For some people, this is the hardest part of living a healthy life. Some college students have part-time jobs to worry about as well as classes. If you have a busy schedule and want to get fit, work around your priorities. In order to keep up with classes, Kimber worked around her school schedule. “I tried to workout everyday. It was Tuesdays, Thursdays, and Saturday mornings. That was at my old gym where I used to do crossfit.”

Crossfit, as Kimber describes, consists of “constantly varied functional movements performed at high intensity. It’s weightlifting, gymnastics, running, rowing and more.” She found three days out of the week to go to the gym. Her number one priority was school, so she fit the gym in with her school schedule.

An important thing to keep in mind is this: don’t make time for a workout if you have no time. Start with a basic plan like Kimber’s: Tuesdays, Thursdays, and Saturday mornings, for example. If you have a part time job, request 3-4 days off every week for working out. If there’s an emergency and you need to come in to work, or if you need to take a day off to study, that’s ok. Things like that happen all the time, and they have very little bearing on a healthy lifestyle. Additionally, if you have an extra day off work and/or school, take advantage of that. Work out on a Wednesday if you have the time, because you never know when you might need to take a workout day off for something unexpected.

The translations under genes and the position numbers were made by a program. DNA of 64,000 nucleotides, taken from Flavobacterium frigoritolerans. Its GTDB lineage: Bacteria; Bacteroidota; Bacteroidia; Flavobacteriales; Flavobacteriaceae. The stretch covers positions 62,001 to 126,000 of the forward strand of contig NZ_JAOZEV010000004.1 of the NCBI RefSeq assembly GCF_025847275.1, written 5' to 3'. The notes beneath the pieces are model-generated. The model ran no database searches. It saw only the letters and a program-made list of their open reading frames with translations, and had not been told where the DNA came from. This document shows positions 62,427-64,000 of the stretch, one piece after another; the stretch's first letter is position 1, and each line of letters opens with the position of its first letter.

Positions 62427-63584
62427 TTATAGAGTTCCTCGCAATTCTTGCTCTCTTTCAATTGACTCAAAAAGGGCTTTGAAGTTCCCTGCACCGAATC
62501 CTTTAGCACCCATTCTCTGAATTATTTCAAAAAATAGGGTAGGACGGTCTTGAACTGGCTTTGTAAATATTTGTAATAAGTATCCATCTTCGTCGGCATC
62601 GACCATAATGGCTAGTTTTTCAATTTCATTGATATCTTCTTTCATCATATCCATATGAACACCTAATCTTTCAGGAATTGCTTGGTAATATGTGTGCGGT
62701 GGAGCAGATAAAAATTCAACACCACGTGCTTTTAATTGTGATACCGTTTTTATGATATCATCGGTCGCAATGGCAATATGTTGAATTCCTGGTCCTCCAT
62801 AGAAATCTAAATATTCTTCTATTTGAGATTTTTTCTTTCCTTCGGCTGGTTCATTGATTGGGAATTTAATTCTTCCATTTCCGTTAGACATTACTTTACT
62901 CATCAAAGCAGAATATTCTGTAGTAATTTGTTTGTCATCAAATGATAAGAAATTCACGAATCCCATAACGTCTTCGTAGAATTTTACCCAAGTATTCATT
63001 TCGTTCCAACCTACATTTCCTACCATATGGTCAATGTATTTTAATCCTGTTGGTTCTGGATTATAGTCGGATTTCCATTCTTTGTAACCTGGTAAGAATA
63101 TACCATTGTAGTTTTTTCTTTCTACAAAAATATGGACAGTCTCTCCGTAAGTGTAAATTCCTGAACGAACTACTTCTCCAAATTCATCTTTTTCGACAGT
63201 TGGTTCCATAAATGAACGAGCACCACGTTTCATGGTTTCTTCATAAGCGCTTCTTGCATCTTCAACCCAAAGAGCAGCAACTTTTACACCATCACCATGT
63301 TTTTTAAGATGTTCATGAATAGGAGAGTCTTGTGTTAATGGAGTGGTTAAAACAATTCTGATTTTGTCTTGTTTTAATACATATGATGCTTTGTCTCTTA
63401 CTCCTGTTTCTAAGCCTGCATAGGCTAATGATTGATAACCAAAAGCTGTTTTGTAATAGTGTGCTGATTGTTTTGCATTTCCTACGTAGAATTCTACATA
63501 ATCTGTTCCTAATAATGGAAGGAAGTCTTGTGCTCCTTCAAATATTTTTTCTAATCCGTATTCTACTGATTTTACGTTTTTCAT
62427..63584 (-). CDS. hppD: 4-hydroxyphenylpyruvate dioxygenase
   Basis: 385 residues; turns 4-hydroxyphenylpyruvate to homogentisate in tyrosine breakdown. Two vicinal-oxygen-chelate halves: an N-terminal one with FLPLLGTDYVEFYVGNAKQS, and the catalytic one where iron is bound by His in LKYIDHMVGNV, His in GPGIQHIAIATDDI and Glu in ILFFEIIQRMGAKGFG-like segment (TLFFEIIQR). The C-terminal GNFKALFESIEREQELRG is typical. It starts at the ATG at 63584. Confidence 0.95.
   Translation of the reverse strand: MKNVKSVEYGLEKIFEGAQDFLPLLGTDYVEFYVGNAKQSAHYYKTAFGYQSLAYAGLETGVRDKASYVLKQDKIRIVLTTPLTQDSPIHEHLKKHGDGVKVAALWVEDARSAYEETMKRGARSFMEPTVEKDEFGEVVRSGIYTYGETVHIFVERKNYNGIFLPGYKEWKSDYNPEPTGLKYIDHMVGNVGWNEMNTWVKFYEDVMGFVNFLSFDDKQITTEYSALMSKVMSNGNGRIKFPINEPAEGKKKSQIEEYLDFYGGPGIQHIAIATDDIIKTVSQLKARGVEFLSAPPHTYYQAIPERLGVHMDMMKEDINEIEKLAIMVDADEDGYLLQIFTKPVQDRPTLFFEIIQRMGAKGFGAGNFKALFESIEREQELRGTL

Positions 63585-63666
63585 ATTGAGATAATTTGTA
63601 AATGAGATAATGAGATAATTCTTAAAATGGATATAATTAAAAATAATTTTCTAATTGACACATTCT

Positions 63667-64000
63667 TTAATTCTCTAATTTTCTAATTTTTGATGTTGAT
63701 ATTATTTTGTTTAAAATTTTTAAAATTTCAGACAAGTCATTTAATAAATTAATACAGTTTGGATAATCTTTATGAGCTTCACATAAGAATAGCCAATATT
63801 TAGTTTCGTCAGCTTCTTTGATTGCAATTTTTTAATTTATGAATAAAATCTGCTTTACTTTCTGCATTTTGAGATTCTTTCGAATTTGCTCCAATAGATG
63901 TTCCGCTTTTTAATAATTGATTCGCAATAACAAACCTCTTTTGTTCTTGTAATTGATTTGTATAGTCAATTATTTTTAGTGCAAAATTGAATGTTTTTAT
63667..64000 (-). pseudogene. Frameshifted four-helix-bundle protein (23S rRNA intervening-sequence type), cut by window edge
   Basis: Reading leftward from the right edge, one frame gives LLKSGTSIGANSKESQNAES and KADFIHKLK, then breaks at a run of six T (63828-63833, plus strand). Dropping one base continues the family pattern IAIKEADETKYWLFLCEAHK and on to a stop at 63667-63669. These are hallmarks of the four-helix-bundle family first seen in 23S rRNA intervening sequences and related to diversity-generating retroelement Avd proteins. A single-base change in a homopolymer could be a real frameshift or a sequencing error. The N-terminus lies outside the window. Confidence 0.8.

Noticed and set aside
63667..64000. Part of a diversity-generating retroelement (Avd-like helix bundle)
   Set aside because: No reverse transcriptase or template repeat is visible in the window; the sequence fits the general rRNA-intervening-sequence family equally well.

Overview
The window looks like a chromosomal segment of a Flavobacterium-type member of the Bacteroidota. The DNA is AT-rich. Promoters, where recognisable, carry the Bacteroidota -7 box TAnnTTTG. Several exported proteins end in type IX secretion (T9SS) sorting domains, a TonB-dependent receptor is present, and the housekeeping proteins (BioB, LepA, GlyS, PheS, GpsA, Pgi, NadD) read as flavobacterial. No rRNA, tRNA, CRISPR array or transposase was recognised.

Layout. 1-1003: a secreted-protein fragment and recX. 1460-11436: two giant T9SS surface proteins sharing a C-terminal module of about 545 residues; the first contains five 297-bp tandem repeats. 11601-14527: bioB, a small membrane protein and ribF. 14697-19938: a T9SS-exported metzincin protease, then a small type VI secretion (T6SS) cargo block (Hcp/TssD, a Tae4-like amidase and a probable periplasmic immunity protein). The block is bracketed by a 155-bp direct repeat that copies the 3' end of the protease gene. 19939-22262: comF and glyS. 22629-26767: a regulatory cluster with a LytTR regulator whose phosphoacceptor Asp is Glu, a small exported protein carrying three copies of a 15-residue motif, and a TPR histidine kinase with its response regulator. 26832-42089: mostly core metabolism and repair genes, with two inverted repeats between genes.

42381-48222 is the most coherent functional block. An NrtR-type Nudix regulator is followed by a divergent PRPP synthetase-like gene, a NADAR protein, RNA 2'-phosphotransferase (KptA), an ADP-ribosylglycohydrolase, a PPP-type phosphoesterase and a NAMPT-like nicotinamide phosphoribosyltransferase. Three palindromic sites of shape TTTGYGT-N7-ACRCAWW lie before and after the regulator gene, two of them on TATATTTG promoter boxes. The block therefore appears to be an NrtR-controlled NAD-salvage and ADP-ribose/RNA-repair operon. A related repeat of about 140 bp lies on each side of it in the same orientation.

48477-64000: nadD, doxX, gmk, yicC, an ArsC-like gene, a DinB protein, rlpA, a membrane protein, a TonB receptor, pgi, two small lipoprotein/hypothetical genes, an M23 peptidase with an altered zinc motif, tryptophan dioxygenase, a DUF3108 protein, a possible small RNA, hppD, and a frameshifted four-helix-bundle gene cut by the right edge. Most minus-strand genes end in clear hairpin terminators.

Find a support system

Getting fit is always easier when you have friends and family to lean on. Let your loved ones know about your fitness endeavors. A lot of the time, your determination to reach your fitness goals inspire your friends and family to join in on your journey. For Kimber, her support system was crucial to her success. “My mom and I were losing weight together. My mom and friends also introduced me to crossfit.”